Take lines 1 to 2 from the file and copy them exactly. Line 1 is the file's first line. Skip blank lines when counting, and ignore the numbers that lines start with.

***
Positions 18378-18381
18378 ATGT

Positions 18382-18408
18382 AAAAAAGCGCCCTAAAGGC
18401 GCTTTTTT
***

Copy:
Positions 18378-18381
18378 ATGT